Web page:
Manage your files more efficiently
Software for Windows, with or without Microsoft Excel
File management is one of hardest things to organise on your computer, and harder on a network where multiple people may have access to the same files but with different ideas of where they should be stored and how they should be named. In order to maintain your filing structure, you first need to know what you have and where they are. This is especially true with data that you have just received, maybe from a client or the other side in a dispute, and you need to understand what you have, quickly.
Windows Explorer is not the best tool to do that. You can only see one folder at a time, and accessing more than basic information can be difficult, to say the least. Also, its search facilities are limited and results for non-indexed locations can be slow. And once you have got the results, you cannot copy them so that you can paste the file names en masse into a Word document or spreadsheet; instead, you have to select and copy the names one at a time.
How do you want to use data?
In addition, there is a depth of hidden information that is arguably even more useful to you, the user, than what it does show. For instance, you may want to see only Word files that you last saved. Or maybe Excel files that you initially created, and somebody else may have subsequently edited. How about photographs that were taken in a specific location, videos created by a certain encoding process, or MSG emails that had PowerPoint attachments and were sent in the last two weeks? (This is something which Windows cannot help with at all.) You may be able to find what you are looking for, but how much time will it take?
Another way to assist with file management can be to create snapshots of how your hard drive, a network drive, or a set of folders looked like on a particular day. This way, you can know with certainty what files and folders were present at a point in time. This can be useful if, for example, you wanted to send out a CD or hard drive to a client, and needed to document its contents. (See this article on how that has saved me on more than one occasion, and why memorialising can be a good discipline.) Additionally, searches are faster if you have already got the files cataloged on a previous occasion.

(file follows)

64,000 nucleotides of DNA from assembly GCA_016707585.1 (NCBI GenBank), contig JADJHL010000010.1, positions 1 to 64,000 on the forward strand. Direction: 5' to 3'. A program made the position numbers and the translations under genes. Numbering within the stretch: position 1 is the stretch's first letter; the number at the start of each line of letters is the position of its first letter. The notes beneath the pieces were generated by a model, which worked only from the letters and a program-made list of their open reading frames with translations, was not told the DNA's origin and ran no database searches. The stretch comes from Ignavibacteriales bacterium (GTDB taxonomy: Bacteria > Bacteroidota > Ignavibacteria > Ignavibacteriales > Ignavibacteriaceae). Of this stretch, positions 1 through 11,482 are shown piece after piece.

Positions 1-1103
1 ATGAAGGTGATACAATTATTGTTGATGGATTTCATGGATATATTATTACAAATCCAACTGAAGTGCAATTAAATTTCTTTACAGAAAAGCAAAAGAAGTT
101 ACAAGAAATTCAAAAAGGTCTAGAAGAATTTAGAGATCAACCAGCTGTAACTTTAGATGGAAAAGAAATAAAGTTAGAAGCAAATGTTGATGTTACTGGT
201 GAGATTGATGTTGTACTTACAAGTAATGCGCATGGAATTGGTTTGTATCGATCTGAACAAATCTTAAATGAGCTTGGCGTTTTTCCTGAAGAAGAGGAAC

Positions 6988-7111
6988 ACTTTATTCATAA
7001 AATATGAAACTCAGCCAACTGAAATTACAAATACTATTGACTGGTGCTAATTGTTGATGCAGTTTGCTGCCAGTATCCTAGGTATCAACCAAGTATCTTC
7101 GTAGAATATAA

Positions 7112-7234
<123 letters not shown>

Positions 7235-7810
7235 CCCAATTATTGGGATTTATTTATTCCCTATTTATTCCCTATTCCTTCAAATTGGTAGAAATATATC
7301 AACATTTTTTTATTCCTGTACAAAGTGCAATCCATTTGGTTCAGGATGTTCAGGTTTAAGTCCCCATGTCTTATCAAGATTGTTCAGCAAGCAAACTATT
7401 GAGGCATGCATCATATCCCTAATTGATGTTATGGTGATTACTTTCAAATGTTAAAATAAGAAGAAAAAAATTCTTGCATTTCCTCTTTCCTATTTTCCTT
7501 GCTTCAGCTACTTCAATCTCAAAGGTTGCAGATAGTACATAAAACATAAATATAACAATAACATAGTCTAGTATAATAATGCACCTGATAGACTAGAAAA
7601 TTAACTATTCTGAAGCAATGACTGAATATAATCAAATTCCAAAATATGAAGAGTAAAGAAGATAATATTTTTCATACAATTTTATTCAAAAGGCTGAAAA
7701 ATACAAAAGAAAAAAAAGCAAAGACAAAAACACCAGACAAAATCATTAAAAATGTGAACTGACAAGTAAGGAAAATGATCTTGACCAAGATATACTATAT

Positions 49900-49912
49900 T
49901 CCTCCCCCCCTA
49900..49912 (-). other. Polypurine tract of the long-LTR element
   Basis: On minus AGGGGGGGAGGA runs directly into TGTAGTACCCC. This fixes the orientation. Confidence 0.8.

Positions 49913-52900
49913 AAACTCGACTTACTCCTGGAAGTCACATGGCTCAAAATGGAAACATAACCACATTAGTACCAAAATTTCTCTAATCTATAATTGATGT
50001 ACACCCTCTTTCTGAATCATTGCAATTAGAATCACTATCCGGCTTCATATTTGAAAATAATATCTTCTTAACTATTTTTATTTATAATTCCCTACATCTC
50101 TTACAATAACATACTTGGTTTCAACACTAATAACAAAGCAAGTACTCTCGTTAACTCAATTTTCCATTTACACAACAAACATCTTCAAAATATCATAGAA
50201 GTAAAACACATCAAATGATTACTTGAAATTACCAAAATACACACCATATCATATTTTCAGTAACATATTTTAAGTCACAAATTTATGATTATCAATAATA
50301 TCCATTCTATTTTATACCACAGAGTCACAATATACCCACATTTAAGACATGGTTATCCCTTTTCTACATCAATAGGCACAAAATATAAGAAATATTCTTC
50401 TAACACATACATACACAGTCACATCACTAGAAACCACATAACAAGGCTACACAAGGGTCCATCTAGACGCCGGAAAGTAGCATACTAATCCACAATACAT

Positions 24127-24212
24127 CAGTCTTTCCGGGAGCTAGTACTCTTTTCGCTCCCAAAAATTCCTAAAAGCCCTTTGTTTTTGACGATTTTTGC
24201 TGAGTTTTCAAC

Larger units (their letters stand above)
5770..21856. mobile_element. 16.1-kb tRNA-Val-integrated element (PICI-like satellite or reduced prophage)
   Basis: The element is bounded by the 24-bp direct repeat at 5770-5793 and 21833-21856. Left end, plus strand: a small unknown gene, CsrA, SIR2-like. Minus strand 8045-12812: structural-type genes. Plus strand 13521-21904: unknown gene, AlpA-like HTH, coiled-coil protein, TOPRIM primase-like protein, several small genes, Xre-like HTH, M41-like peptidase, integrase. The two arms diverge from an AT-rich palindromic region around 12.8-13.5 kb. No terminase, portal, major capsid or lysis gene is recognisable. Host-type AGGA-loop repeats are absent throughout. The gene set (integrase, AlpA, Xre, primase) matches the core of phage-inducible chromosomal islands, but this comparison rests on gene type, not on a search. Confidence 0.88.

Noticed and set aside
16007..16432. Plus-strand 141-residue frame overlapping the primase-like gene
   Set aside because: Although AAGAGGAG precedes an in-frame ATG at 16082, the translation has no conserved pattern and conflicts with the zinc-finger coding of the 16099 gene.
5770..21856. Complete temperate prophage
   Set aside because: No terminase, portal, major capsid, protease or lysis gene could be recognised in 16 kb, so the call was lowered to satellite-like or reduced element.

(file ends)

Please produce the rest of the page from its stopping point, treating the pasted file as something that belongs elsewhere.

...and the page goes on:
For bigger companies, there are solutions out there which cost big money, but what if you don’t need that. We have had the above problems, which is why we came up with four pieces of software, some of which we have been using for over the last 11 years.
Cataloging and Metadata Extractor Programs
Filecats Standard and Filecats Explore are file and folder catalogers and file-list managers, which capture the file and path information, together with commonly used attributes such as dates and size, and inserts them into a table, so that you can then filter, sort, and copy and paste them as you wish.
Filecats Professional and Filecats Metadata go further. As file cataloguers, they can do all of the above. As metadata extractors, they can capture up to several hundred additional fields of document properties. This include items such as:
- When a Microsoft Office document was last printed, the individual who last saved it but who also created it, the template and statistics such as number of words, paragraphs, slides. Find out more about Microsoft Office metadata here.